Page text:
A few mealworms are sure to attract a robin
A grey squirrel came over to check me out, then went back the way it had come. I was about to give up when three roe deer came across the path about 80 yards in front of me. I managed to photograph them jumping the fence.

Cross the path... ...prepare for takeoff...
...jump the fence
A few minutes later I saw them watching me from the other side. I was in a hide, with the sun behind me, but they knew I was there. They bounded away. I’m always amazed at just how sensitive the woodland animals are to their surroundings - aware of my presence long before I see them. I brought the custom camera trap back home and added another relay to get the camera’s power saving function to work.

The Mossy Log

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This morning was clear and bright, so a much better day for getting out. I went down to Badger Wood, to check on the mossy log. While I walked along the woodland path, a roe deer ran across about 100m in front of me. It melted away into the woods, as they are inclined to do. I was delighted to see the log had been cleared of mealworms. I put some more out and changed the camera trap’s memory card. Back home, I checked the card and found pictures of two rabbits, a grey squirrel and two blackbirds. Something smaller must have taken most of the mealworms and failed to trigger the camera.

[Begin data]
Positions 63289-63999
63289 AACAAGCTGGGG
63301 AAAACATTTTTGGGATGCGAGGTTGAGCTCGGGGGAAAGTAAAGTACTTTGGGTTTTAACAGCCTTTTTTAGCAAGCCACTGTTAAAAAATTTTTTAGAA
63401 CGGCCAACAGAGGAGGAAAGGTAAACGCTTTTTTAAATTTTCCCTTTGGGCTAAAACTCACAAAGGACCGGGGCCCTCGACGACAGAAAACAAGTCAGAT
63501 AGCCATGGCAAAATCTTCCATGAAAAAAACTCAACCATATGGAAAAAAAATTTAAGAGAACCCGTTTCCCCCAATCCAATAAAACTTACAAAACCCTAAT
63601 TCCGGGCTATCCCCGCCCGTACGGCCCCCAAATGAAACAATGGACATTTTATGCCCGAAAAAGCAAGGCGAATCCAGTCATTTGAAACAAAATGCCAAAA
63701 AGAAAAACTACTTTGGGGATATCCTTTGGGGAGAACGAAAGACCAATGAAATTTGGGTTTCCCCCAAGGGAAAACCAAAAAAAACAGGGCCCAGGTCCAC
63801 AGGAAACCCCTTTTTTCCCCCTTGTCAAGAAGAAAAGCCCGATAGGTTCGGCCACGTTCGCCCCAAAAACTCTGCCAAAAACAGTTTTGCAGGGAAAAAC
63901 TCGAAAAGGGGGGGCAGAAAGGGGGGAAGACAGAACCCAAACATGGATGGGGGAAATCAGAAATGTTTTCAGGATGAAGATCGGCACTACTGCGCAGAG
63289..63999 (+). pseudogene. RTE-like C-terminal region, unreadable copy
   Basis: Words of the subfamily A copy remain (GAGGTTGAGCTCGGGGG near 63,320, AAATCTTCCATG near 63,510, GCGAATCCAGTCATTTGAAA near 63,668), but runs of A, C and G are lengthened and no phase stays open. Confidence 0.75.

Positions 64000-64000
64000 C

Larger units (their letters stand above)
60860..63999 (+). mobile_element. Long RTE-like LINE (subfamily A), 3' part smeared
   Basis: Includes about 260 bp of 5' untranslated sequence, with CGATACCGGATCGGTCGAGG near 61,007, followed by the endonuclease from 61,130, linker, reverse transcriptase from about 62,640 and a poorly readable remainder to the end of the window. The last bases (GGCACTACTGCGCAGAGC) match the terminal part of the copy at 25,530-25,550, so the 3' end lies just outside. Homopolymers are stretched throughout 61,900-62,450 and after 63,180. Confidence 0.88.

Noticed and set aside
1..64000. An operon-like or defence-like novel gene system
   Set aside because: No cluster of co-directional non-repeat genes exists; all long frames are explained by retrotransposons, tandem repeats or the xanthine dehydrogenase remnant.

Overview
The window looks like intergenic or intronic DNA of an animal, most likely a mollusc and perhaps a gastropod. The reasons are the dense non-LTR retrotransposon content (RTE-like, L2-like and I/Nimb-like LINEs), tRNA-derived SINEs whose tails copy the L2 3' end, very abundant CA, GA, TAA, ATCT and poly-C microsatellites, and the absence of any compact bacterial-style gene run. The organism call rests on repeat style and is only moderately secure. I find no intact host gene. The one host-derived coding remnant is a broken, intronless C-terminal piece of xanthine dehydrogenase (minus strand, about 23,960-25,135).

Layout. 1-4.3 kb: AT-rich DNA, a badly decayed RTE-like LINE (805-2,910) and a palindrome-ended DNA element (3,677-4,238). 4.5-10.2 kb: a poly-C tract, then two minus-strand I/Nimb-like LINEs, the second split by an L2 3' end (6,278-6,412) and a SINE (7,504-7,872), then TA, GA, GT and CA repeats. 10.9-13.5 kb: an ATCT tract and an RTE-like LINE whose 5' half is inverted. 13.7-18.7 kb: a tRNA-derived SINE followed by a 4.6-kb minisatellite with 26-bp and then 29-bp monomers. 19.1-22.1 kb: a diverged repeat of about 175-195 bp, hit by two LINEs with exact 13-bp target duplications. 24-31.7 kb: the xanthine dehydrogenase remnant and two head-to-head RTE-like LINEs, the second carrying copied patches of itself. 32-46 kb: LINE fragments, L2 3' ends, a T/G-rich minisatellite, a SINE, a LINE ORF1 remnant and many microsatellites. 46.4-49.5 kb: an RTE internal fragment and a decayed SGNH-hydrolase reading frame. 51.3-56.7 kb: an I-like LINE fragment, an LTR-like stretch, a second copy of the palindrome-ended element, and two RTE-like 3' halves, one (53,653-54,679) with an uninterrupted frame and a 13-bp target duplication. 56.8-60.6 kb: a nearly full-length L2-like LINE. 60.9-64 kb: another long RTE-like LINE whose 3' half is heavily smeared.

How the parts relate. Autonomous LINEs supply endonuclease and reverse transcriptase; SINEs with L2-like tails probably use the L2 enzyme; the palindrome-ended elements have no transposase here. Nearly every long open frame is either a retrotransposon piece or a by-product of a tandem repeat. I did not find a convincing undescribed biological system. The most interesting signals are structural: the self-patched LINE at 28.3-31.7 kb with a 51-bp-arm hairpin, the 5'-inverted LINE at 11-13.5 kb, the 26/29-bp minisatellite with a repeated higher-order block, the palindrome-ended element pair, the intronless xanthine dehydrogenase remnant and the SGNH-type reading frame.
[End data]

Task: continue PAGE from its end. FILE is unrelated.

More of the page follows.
In the afternoon, I went back and set up my custom camera trap, consisting of an old EOS 350D in a wooden box with a glass front. It’s connected to an infrared sensor. Whether a passing animal triggers the camera or not is entirely unpredictable. I watched the mossy log for a while, sitting in my dome hide with the EOS 60D and long zoom lens. Nothing came to the log, but a roe deer wandered past, over to …

Happy New Year!

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I woke to the sound of a pheasant in the garden and was glad I’d remembered to fill the bird feeders yesterday. I put up the new calendars from BBC Wildlife and Buglife. My Tansy beetle photo is ‘Miss September’ in the Buglife calendar, which I’m rather chuffed about. It was a damp start to the day and the forecast showed it was only going to get worse, so I went straight down to Badger Wood to check the camera traps.
The badgers had started their New Year’s Eve revelry at 18:15 and been active through the night until 04:45. A fox trotted past the camera trap at 08:50. My second camera trap was watching a beautiful moss covered log in the wet wood area, where I hope to photograph some of the woodland birds. I’d put some dried mealworms down to attract the birds, but there had been no takers. It’s evidently going to be a while before they find this new food source.